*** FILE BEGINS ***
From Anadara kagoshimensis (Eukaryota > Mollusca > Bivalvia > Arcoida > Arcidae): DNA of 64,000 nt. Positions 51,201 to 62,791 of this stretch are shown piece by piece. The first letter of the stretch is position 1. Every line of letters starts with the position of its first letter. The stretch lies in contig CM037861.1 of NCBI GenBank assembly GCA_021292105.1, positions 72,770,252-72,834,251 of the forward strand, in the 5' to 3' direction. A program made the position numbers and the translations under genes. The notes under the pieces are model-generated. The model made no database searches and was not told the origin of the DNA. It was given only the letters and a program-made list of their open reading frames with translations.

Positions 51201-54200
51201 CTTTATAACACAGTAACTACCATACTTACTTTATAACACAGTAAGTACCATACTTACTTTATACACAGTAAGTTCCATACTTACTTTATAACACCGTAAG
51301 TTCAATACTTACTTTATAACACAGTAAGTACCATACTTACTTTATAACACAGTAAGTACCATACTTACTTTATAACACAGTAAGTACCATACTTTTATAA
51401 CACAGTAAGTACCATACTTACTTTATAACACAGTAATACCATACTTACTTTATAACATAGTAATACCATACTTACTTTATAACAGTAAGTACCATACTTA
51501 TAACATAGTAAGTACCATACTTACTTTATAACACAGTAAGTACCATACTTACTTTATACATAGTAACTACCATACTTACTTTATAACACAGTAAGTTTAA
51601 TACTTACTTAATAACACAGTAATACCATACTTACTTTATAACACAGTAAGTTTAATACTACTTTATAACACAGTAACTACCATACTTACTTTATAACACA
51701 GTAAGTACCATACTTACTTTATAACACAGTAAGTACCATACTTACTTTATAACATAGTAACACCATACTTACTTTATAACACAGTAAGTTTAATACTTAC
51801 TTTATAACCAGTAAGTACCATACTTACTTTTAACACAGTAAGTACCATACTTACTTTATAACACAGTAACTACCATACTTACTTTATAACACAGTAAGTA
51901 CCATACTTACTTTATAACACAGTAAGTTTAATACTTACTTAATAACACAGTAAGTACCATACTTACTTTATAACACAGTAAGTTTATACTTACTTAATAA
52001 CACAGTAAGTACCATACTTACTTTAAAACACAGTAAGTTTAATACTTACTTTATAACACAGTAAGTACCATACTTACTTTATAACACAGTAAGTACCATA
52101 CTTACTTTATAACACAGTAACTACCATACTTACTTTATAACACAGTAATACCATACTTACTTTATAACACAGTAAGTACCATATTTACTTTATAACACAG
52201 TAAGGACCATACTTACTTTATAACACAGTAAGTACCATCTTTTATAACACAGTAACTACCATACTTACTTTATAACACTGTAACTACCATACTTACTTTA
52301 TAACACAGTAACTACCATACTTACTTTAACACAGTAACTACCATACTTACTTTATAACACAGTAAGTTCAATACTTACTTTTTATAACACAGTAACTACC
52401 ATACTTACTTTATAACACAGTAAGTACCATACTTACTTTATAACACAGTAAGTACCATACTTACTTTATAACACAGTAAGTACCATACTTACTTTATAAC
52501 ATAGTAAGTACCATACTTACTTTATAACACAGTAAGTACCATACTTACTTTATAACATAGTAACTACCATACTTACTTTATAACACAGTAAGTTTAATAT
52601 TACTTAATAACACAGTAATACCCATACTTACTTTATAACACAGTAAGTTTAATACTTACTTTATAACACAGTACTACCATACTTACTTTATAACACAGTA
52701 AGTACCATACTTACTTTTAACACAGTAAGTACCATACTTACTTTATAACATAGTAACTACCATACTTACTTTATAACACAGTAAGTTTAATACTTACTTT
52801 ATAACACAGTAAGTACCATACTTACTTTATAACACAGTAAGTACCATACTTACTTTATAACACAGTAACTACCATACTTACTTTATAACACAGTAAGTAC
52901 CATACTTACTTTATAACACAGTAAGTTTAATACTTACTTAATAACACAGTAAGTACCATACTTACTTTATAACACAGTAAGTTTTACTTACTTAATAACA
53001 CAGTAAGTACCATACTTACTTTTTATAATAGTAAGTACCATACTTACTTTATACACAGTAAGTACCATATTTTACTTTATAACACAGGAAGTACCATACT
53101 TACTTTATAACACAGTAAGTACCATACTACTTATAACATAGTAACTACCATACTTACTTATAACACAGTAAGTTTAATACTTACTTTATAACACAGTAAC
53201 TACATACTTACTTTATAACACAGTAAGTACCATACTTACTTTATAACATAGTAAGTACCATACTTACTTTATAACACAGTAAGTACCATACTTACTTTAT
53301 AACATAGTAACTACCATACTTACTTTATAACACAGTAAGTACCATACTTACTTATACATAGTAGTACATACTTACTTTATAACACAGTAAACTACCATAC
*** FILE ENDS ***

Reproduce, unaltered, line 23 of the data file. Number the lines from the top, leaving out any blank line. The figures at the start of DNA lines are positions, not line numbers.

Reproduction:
53201 TACATACTTACTTTATAACACAGTAAGTACCATACTTACTTTATAACATAGTAAGTACCATACTTACTTTATAACACAGTAAGTACCATACTTACTTTAT